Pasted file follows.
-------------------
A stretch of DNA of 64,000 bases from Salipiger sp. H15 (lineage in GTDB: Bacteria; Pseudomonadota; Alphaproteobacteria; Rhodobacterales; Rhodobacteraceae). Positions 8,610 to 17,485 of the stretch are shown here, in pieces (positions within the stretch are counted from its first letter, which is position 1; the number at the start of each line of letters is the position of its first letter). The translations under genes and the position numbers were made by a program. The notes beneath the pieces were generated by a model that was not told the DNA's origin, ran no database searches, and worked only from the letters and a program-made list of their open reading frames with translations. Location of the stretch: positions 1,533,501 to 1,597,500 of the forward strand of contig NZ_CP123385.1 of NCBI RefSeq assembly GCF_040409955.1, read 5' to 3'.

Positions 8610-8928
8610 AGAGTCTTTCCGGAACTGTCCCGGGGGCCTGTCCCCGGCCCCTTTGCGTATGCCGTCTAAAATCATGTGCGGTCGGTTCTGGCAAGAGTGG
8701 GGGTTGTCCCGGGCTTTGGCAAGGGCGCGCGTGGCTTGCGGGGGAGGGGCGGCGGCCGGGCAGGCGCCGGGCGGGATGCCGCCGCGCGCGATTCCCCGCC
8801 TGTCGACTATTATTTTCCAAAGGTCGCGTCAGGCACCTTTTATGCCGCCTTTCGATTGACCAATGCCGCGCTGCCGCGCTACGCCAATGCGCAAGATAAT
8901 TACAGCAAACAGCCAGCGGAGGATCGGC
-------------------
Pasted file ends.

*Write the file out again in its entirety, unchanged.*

A stretch of DNA of 64,000 bases from Salipiger sp. H15 (lineage in GTDB: Bacteria; Pseudomonadota; Alphaproteobacteria; Rhodobacterales; Rhodobacteraceae). Positions 8,610 to 17,485 of the stretch are shown here, in pieces (positions within the stretch are counted from its first letter, which is position 1; the number at the start of each line of letters is the position of its first letter). The translations under genes and the position numbers were made by a program. The notes beneath the pieces were generated by a model that was not told the DNA's origin, ran no database searches, and worked only from the letters and a program-made list of their open reading frames with translations. Location of the stretch: positions 1,533,501 to 1,597,500 of the forward strand of contig NZ_CP123385.1 of NCBI RefSeq assembly GCF_040409955.1, read 5' to 3'.

Positions 8610-8928
8610 AGAGTCTTTCCGGAACTGTCCCGGGGGCCTGTCCCCGGCCCCTTTGCGTATGCCGTCTAAAATCATGTGCGGTCGGTTCTGGCAAGAGTGG
8701 GGGTTGTCCCGGGCTTTGGCAAGGGCGCGCGTGGCTTGCGGGGGAGGGGCGGCGGCCGGGCAGGCGCCGGGCGGGATGCCGCCGCGCGCGATTCCCCGCC
8801 TGTCGACTATTATTTTCCAAAGGTCGCGTCAGGCACCTTTTATGCCGCCTTTCGATTGACCAATGCCGCGCTGCCGCGCTACGCCAATGCGCAAGATAAT
8901 TACAGCAAACAGCCAGCGGAGGATCGGC